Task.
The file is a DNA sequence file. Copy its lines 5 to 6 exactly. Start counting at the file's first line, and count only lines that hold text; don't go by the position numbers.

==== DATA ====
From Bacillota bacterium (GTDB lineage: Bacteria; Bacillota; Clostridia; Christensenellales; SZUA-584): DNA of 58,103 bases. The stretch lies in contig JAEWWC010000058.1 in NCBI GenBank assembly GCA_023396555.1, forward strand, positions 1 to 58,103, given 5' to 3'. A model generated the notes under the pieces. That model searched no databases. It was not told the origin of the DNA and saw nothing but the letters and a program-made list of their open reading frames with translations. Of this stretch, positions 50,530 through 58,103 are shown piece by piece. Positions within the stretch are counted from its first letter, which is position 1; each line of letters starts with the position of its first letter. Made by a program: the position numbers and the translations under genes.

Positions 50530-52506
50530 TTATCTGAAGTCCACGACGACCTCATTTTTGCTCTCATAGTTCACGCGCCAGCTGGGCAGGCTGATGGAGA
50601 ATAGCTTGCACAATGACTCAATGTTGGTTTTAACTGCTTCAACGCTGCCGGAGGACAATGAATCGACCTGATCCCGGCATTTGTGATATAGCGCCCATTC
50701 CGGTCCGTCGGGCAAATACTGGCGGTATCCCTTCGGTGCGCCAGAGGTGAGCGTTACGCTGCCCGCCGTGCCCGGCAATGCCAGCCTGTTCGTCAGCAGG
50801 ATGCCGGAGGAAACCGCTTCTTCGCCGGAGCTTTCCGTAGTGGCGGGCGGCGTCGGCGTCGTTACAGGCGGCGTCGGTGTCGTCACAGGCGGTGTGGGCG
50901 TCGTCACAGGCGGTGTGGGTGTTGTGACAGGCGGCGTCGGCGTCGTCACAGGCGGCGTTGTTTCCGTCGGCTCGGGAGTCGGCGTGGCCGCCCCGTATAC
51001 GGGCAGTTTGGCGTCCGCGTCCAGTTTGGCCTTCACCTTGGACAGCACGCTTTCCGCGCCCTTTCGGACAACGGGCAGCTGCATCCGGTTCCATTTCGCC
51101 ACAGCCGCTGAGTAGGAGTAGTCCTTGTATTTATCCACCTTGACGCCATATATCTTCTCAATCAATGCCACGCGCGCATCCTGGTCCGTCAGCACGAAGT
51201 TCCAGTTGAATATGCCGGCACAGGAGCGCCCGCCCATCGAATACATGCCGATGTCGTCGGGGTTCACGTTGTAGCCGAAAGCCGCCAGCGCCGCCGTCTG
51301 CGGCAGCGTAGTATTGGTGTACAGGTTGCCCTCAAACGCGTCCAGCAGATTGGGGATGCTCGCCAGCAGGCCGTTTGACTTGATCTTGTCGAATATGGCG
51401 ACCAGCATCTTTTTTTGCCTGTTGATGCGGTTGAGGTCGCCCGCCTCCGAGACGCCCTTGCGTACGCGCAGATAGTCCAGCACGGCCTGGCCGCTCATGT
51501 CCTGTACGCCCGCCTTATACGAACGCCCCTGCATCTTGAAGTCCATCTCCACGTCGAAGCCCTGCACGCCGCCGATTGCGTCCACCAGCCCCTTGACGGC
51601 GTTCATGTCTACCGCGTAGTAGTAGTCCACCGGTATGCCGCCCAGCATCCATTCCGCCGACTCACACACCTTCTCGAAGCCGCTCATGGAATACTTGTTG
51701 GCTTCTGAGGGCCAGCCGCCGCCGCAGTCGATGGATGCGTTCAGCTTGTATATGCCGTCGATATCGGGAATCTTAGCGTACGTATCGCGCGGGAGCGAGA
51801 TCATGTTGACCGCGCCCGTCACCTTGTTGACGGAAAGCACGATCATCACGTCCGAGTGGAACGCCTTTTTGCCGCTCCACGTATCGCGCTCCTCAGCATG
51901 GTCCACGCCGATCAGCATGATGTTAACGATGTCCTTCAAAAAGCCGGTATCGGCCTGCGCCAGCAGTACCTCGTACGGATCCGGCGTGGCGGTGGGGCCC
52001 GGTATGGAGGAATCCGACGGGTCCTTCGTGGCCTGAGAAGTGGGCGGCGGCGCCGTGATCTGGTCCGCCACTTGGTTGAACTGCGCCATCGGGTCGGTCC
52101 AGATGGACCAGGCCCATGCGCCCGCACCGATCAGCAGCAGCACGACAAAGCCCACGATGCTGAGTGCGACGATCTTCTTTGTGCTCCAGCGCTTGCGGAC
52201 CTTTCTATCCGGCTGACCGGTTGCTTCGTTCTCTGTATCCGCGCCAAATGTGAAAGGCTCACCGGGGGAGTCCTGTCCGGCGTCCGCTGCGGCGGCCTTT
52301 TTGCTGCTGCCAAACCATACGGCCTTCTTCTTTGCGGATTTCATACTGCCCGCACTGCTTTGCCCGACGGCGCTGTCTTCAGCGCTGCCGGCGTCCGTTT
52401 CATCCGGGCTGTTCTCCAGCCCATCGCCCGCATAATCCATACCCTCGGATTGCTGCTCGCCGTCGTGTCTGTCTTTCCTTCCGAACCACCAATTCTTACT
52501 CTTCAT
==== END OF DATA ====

50701 CGGTCCGTCGGGCAAATACTGGCGGTATCCCTTCGGTGCGCCAGAGGTGAGCGTTACGCTGCCCGCCGTGCCCGGCAATGCCAGCCTGTTCGTCAGCAGG
50801 ATGCCGGAGGAAACCGCTTCTTCGCCGGAGCTTTCCGTAGTGGCGGGCGGCGTCGGCGTCGTTACAGGCGGCGTCGGTGTCGTCACAGGCGGTGTGGGCG